The BBB & Reputation Responsibility

Erik Bernstein crisis management, Crisis Prevention, crisis public relations, Erik Bernstein, Jonathan Bernstein, online reputation management, public relations, reputation management, social media Leave a Comment

The health of your reputation relies on you

The notorious Los Angeles chapter of the Better Business Bureau has been shut down by its national parent organization. The move, which many L.A. business owners could have told you is long overdue, came as a result of the chapter’s, “pay for ratings” practices being exposed in an ABC News report.

Here are more details, from an LA Times article by Ricardo Lopez:

In 2010, a group of Los Angeles business owners that had been critical of the BBB conducted a sting operation by paying dues for fake companies, including one named after the Palestinian organization, Hamas, which the U.S. government considers a terrorist group.

The fake businesses were all accredited and given ratings, according to the ABC News report. Hamas received an A-minus rating.

In fact, a shadow of doubt has been cast across many major review/rating websites, Yelp being perhaps the most well-known currently facing scrutiny in the court of public opinion.

How can you protect and promote your organization’s reputation, without relying on potentially-shady websites?

Create your own web presence

Ultimately, handling your reputation is your own responsibility. Establish an active website and blog where customers are encouraged to share their experiences, and then make them very much visible to visitors. Use social media platforms like Facebook or Twitter to share content from, and drive traffic to, your sites, and of course it’s a good idea to share positive reviews there as well.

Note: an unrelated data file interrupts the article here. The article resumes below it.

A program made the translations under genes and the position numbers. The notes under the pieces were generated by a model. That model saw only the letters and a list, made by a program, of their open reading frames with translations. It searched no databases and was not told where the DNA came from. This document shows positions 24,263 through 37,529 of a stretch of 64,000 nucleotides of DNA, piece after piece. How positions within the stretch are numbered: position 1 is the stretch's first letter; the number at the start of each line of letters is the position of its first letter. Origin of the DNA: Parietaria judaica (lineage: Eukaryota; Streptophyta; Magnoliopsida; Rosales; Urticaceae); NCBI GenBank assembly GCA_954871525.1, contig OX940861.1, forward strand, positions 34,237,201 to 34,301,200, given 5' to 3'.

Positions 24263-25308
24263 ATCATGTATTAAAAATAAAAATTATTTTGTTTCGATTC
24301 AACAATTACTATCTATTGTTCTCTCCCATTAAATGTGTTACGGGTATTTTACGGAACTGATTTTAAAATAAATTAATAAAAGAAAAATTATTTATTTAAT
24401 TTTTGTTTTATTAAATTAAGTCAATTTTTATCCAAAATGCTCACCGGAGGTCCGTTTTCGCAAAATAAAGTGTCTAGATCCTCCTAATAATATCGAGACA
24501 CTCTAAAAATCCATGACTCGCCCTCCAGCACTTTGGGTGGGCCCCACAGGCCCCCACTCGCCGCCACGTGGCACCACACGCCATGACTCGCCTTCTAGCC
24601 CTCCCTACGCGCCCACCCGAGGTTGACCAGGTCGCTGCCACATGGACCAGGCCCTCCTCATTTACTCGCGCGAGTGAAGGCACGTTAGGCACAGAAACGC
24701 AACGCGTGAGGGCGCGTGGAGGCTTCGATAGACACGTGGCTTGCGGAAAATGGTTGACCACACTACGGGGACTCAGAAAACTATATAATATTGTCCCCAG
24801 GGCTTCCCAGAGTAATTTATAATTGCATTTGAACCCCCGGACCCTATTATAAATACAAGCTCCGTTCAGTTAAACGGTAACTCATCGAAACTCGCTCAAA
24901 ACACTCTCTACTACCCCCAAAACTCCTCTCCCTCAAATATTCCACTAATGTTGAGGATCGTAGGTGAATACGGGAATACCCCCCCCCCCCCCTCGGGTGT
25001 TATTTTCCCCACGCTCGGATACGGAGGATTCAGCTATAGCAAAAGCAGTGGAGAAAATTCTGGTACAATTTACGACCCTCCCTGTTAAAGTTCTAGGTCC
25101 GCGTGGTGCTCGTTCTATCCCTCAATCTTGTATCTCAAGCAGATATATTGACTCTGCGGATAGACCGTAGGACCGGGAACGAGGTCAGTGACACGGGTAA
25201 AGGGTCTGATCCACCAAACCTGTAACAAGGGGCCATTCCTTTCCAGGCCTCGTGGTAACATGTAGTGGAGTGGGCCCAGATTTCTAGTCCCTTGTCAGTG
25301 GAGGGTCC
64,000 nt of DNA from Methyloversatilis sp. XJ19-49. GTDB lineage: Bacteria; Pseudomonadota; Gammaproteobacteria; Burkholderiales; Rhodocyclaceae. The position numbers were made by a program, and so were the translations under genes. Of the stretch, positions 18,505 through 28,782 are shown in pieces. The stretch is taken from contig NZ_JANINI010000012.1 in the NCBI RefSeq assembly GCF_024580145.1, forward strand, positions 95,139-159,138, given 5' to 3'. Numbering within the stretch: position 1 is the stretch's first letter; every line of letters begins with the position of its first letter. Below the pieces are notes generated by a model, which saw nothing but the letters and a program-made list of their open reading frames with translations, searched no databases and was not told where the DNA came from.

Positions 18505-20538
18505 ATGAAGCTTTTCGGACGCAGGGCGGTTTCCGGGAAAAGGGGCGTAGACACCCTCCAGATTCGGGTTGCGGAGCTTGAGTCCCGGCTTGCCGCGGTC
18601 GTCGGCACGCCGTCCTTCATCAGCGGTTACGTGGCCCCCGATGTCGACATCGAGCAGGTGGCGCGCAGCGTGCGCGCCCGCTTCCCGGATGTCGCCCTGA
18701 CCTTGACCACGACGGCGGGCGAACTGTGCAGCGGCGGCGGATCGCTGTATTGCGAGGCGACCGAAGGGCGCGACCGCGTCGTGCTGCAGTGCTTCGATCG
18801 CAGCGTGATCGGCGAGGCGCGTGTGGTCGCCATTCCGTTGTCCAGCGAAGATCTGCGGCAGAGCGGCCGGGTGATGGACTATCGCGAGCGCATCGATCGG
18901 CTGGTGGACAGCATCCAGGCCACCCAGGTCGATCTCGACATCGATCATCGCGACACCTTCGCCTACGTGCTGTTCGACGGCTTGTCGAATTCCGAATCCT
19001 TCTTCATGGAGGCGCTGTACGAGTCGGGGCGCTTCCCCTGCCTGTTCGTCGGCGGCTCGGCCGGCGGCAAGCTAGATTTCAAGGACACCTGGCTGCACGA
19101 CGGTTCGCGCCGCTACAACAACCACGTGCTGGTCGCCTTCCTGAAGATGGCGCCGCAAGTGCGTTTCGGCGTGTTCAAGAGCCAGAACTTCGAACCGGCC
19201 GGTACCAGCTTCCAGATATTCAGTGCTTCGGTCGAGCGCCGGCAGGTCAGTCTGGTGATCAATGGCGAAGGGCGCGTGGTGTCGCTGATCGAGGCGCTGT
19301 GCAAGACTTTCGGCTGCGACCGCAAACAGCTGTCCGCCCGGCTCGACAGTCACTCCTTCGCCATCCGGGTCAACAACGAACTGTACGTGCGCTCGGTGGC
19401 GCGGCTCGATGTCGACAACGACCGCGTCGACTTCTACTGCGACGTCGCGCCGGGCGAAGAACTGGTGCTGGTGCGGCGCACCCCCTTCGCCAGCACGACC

What about negative reviews?

The knee-jerk reaction of many is to delete negative reviews, especially from a space they control. Don’t do it! At some point people will notice, and when they do all of those positive reviews immediately lose their credibility. Instead, use them as an opportunity to display your commitment to providing the best service possible. Publicly respond and say exactly what you’re going to do to fix the issue, then encourage the (hopefully formerly-) upset poster to write an updated review.

It’s all crisis management

Crisis management is about far more than putting out the blazing fires that pop up from time to time. In daily operations it’s all about applying that consistent effort and care to meet the expectations of stakeholders while safeguarding and feeding that most valuable asset – your reputation.

The BCM Blogging Team

[Editorial Postscript from Jonathan Bernstein:  I have represented a number of clients who were the victims of similar behavior by Better Business Bureau chapters around the country.  Too many people are not aware that the BBB is NOT a governmental entity and not held to any standards other than its own – which have been poorly policed in the past.  I am hoping that the revocation of the L.A.-area BBB’s permit to operate as such foreshadows more action against other unethical chapters.]

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